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Flight & Water Characteristics


LAND TAKE-OFF:  The Seawind 300C accelerates quickly down the runway.  At 60 knots (70 mph), a one-hand rotation is applied and the craft lifts off between 60 and 70 knots.

ROTATION:  Because of the high thrust line above the vertical c g and the rotation about location of the main landing gear axle, flying boats require higher rotation forces on land take off.  Once the wheels leave the ground, the rotation pivot point moves forward to the main spar location (about 14 inches) forward and the yoke force reduces about 15 pounds, and you can relax the elevator force.

CLIMB:  With the landing gear retracted and the flaps set to zero, the Seawind 300C will climb quickly to altitude, at 1250 fpm.

CRUISE:  The cruise configuration is with flaps reflexed to minus 10° up, required by its laminar flow airfoil.  Once trimmed straight and level, the Seawind 300C is truly a hands-off machine.

LAND LANDINGS:  Landings on land are normal with a gear-down speed of 120 knots (140 mph) and a flap-down speed of 110 knots (120 mph).  The pattern speed is 80 to 90 knots with flaps at 20° as you apply a little up trim to what feels naturally comfortable.  Full 30° flaps are applied and the propeller is set to high rpm on the final leg with the speed at 80 knots.  After crossing the threshold at 70 knots, flare to a touchdown speed of 55  to 60 knots.  A significant ground effect allows you to gradually raise the nose to bleed off the speed at about 2 feet above the runway.

The perfect landing attitude.

WATER LANDINGS:  Landings on water are virtually the same as land landings; except, of course, the landing gear is up.  Final approach is at 80 knots, 8 to 10" M.P. with full 30° flap, at high rpm.  A few feet above the water, the Seawind 300C is leveled and slowed to 70 knots, and the nose is raised to about four to six degrees.  Throttle back, and the Seawind 300C lands on the step at 55 knots.  Visit the Water Safety section of the Flight Safety page.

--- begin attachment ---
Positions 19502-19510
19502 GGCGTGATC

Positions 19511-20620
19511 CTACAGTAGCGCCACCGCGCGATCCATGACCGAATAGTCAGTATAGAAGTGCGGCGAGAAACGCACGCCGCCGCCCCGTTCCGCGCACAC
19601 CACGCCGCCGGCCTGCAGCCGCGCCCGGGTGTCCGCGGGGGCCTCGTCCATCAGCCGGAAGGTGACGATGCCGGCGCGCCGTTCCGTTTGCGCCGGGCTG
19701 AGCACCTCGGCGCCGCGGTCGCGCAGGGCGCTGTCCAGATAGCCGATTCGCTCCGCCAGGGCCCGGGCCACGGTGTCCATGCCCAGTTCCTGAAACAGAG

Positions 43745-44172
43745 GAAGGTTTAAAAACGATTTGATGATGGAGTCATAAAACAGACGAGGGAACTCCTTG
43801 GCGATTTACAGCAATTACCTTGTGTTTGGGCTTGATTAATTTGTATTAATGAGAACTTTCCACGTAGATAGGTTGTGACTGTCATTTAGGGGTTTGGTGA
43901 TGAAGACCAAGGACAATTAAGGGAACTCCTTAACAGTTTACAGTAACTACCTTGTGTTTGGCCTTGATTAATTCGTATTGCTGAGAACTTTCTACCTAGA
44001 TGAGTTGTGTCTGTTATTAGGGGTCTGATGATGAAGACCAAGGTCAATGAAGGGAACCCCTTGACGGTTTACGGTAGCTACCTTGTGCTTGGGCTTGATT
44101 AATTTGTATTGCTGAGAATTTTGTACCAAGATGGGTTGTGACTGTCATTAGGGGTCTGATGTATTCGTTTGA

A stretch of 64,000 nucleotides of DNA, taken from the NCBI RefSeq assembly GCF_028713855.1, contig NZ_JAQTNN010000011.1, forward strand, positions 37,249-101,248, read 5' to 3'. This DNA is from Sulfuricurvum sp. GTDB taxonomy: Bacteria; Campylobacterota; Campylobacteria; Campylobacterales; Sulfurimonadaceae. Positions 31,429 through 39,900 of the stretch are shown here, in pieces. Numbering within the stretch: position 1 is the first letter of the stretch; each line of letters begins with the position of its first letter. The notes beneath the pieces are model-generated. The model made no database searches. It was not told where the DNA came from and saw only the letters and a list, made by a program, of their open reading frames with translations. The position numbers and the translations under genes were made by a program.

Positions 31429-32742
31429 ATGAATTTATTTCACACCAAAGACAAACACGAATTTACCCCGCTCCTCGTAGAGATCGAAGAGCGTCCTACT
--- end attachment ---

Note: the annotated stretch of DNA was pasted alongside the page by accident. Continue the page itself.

STEP TAXIING:  Step taxiing can be performed with full flaps or zero flaps.  The time onto the step is a couple of seconds quicker with zero flaps.  The wings are held level and steering is performed with the air rudder.

WATER TAKE OFF:  Water takeoffs are comfortable.  The Seawind 300C rises onto the step virtually by itself.  A bit of up elevator is applied as the bow wave moves by the step.  The elevator control is relaxed, and with full flaps at 55 knots, the Seawind 300C flies itself off the water.  The rotation point of the hull on the water is near the main spar and so the rotation forces are much lighter than on land. Allow the speed to increase, and the Seawind starts to climb.  Then gradually raise the flap to 0° for the climb setting.

TURNS:  Like any amphibian of high thrust line aircraft, turns should be coordinated with rudder and ailerons.

PITCH CONTROL:  The Seawind 300C has superb pitch control.  A full power go around just above the water is easily executed with one arm pull back.  The nose will not drop.

CROSS WIND LANDINGS:  Carry a little power in a crosswind landing to make the air rudder more effective.  Idling the power tends to block the flow over the air rudder.  So, apply a little power, 10 inch of Hg. manifold pressure.

STALLS/SPINS:  The Seawind is the only single-engine general aviation aircraft under 6000 lbs. With a Stall Prevention System (SPS).  The SPS has two special design wing transducers which signal two analog computers.  When either transducer senses that the aircraft is within 5 knots of a stall, it sets off a stick shaker to warn the pilot of an approaching stall.  If the pilot does not take corrective action and the second transducer senses a stall, then a stick pusher moves the yoke forward lowering the nose to avoid a stall.  If an aircraft does not stall, it cannot spin.


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